Skagen Bets on Petrobras as Producer Seen Emerging Stronger

Skagen AS, whose emerging market fund has beaten the benchmark eight of the past 10 years, is snapping up shares in Petroleo Brasileiro SA in a bet the state-owned oil producer will emerge stronger after a corruption probe.

Kristoffer Stensrud, a founder of the Norwegian company who manages the 51 billion-krone ($6.4 billion) Kon-Tiki A emerging market fund, says investments in Brazil as a whole are also now cheap as the currency has tumbled.

“Petrobras has become very unpopular and we have bought a listening post,” Stensrud said in an interview in Stavanger, Norway, last week. “You should buy oil stocks after the oil price has fallen and not before.”

Brazil is struggling with its economic expansion, above-target inflation and budget deficits as oil prices have plunged. The Ibovespa stock index fell 24 percent from September to a low in January. Petrobras has dropped more than 60 percent since September.

Petrobras rose 1.5 percent to 9.54 real as 10:41 a.m. local time, after gaining as much as 2 percent earlier.

After buying shares in both January and February, the Kon-Tiki fund now has 1 percent of its capital invested in Petrobras. The company’s cash flow will improve in the short term when oil prices are lower because retail product prices are fixed in Brazil, according to Stensrud. The corruption scandal will also lead toward better governance, he said.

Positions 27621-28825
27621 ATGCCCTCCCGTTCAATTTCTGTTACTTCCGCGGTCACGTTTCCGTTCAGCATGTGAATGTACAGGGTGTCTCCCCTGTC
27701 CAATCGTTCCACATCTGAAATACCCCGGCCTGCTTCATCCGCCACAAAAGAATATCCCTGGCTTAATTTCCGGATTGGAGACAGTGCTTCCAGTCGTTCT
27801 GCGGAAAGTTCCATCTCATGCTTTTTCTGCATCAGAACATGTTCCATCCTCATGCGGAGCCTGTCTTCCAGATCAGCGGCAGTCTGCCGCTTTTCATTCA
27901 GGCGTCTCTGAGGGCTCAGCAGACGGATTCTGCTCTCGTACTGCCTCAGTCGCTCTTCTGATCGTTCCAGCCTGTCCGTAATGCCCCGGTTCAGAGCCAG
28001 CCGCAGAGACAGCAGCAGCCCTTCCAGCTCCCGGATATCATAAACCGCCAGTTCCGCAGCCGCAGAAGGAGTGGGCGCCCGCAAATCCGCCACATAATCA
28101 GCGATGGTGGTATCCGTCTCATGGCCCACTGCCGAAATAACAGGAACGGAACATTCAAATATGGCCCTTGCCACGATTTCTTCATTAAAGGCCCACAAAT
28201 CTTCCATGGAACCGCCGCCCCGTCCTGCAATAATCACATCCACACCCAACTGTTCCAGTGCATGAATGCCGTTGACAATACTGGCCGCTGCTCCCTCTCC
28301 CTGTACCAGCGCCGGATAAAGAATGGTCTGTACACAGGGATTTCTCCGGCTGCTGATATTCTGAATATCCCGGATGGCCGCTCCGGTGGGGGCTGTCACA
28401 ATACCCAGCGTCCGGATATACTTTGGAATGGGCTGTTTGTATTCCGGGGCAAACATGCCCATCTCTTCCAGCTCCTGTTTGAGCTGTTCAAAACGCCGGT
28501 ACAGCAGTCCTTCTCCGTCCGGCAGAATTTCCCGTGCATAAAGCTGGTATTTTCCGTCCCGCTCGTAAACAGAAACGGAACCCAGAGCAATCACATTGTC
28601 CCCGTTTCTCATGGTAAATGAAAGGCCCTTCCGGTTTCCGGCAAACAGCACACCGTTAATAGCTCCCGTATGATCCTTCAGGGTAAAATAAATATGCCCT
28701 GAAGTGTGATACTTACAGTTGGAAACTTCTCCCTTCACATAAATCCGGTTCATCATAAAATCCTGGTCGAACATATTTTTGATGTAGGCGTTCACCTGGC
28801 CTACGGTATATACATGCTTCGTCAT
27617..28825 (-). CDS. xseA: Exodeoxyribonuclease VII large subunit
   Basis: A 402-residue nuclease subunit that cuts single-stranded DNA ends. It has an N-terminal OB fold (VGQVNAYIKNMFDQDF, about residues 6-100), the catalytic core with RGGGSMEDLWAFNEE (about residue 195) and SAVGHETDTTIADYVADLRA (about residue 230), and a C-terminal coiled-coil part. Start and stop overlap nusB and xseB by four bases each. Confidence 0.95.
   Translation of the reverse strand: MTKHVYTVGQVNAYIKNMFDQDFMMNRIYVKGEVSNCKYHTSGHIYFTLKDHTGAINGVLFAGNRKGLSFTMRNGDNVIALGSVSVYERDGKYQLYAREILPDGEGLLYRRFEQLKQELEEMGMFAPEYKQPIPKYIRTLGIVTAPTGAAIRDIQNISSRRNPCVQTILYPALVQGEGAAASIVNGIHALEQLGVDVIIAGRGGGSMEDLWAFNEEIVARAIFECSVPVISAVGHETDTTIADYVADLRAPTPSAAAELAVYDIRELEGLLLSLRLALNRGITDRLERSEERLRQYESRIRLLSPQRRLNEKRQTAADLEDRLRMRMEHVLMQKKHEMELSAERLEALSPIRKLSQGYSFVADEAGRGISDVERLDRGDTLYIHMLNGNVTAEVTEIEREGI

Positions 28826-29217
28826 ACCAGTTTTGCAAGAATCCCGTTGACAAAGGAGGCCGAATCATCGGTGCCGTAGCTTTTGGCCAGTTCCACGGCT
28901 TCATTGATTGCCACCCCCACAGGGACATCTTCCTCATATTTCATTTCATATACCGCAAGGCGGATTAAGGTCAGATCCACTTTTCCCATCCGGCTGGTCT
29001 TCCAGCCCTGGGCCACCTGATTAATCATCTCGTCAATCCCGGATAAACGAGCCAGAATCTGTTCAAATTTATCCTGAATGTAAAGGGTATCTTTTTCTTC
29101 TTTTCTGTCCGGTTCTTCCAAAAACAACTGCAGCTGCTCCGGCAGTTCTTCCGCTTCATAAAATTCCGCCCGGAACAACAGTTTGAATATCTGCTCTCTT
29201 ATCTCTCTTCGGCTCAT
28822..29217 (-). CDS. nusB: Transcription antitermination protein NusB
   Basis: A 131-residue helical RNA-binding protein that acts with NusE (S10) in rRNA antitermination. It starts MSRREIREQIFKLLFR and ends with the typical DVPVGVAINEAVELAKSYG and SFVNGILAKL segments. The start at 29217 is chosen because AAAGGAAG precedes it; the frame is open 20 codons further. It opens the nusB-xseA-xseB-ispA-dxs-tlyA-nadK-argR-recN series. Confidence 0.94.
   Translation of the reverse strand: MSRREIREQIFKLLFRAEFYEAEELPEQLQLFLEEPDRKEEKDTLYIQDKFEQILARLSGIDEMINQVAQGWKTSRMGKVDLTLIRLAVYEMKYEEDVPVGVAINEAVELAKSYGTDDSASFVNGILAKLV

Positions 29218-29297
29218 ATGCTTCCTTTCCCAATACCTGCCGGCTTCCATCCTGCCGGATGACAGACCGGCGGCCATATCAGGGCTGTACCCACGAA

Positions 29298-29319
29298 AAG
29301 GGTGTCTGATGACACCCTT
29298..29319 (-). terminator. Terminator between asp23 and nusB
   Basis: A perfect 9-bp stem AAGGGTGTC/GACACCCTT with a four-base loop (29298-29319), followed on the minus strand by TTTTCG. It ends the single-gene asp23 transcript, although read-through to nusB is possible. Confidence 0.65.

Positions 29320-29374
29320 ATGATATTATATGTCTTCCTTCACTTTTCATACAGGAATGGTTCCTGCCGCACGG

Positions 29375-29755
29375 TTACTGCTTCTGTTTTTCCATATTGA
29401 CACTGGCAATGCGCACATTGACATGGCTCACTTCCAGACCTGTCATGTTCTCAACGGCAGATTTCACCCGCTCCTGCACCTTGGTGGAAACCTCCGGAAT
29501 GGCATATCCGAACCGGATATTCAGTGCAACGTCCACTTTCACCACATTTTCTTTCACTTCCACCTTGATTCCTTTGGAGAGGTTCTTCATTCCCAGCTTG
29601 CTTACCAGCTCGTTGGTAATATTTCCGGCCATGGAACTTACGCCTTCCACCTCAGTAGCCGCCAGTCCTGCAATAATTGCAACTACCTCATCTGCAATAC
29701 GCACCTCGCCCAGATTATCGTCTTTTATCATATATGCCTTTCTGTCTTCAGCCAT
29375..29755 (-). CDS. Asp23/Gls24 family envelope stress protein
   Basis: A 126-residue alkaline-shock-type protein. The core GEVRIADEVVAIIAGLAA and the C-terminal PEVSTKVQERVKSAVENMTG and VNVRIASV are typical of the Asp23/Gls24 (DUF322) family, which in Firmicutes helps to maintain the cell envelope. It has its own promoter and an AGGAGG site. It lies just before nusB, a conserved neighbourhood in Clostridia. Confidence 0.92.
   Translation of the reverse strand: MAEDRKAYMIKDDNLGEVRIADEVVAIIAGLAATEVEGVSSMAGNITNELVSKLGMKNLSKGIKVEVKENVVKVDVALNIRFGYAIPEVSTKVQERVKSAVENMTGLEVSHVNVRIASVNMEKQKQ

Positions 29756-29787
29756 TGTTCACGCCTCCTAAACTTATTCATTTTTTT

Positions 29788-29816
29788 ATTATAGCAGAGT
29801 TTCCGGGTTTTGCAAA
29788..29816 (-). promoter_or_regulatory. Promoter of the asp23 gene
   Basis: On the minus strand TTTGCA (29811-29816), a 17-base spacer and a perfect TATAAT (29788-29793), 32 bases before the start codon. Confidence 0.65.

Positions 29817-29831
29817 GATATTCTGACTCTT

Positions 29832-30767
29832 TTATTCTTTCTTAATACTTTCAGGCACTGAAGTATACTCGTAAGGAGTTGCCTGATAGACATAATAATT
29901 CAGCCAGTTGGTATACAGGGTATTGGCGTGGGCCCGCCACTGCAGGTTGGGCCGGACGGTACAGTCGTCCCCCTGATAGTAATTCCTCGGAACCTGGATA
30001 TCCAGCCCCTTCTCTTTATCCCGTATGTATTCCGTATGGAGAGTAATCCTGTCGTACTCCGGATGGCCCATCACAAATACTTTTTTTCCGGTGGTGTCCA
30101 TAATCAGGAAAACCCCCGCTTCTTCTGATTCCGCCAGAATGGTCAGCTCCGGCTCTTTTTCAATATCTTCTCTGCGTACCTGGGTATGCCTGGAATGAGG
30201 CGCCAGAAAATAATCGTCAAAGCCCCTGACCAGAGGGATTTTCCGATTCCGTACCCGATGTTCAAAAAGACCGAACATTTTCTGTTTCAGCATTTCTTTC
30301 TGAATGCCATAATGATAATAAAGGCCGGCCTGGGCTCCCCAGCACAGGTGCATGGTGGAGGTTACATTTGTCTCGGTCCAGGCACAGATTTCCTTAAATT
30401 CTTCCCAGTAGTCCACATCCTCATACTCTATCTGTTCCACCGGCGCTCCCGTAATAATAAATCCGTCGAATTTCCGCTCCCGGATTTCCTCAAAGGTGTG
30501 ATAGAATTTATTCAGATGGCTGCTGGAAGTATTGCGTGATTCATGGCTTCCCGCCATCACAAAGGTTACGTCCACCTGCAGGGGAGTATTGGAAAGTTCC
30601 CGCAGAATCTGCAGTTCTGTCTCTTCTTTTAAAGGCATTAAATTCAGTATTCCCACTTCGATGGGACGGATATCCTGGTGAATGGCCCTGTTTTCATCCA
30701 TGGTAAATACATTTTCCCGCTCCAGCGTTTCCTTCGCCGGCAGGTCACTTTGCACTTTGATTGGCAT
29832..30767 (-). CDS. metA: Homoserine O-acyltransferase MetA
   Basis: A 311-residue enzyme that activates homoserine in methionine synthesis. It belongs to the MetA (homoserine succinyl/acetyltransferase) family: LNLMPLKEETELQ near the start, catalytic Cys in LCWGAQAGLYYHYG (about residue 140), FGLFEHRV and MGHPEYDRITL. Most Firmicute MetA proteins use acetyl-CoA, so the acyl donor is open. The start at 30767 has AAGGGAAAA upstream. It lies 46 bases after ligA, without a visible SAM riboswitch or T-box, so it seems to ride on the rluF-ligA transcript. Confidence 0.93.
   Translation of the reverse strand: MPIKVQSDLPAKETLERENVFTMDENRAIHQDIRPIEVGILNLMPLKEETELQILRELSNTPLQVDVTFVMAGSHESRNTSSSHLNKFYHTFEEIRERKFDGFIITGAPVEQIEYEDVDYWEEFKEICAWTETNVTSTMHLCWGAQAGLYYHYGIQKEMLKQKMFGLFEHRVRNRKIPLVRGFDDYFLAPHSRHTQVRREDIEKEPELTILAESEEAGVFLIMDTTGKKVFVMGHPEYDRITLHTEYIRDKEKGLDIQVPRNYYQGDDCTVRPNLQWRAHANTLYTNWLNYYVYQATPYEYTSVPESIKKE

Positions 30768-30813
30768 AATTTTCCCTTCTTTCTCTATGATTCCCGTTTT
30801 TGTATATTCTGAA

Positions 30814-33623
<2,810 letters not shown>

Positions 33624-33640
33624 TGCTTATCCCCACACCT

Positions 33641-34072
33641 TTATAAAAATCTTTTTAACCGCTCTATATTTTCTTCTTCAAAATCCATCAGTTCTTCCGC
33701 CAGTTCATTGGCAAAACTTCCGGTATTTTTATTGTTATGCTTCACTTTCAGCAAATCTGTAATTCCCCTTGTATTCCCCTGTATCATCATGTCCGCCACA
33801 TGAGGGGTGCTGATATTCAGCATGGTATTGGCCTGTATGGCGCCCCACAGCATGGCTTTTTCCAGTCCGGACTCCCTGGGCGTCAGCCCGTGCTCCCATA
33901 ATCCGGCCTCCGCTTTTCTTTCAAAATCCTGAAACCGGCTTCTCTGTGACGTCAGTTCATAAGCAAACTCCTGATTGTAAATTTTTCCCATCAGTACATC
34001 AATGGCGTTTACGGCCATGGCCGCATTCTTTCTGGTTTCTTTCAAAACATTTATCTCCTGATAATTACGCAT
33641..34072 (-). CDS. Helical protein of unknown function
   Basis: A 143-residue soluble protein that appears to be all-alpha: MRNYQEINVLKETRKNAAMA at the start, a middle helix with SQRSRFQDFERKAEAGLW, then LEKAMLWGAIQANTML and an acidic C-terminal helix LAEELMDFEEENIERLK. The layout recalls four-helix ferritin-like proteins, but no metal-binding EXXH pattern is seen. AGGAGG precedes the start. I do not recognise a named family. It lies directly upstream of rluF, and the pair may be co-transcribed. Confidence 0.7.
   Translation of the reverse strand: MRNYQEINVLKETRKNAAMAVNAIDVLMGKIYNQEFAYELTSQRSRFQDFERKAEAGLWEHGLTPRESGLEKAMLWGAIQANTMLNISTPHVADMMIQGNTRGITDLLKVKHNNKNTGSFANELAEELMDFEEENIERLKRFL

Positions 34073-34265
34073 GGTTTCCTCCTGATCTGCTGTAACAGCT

Low Currency

The oil producer is at the center of Brazil’s biggest graft and money laundering scandal, allegedly involving contractors, executives and politicians.

The fund in February also started to invest in the retail company Cia Brasileira de Distribuicao and has increased its stake in Vale SA this year.

“Corporate valuations are low and the currency is low, which is a competitive advantage for those who compete against imports,” he said. “And better policy making may result in a revaluation of the companies.”

While the fund holds stakes in Indian companies such as State Bank of India and Mahindra & Mahindra Ltd., Stensrud said the Indian market had run its course. The Sensex index rose 30 percent in 2014. The index closed at 27,976 points, down 7 percent from this year’s high on March 4.

“Companies valuations are high and there starts to be a lot of expectations” he said. “We have sold a little bit the past six months.”

Kon-Tiki, mandated to hold 50 percent in emerging markets, also invests in developed markets. The fund exited Heineken NV in February and holds ABB Ltd. and AP Moeller-Maersk A/S.

“Maersk was undervalued, now it’s close to balanced,” he said. “It is one of those we are reducing.”

Maersk was up 2.4 percent in Copenhagen at 3:40 p.m.

Stensrud uses broad themes such as global growth and a growing middle class of consumers in emerging markets to find undervalued stocks.

“The long story is intact,” he said. “This is an enormous shift to middle class and it’s happening now.”

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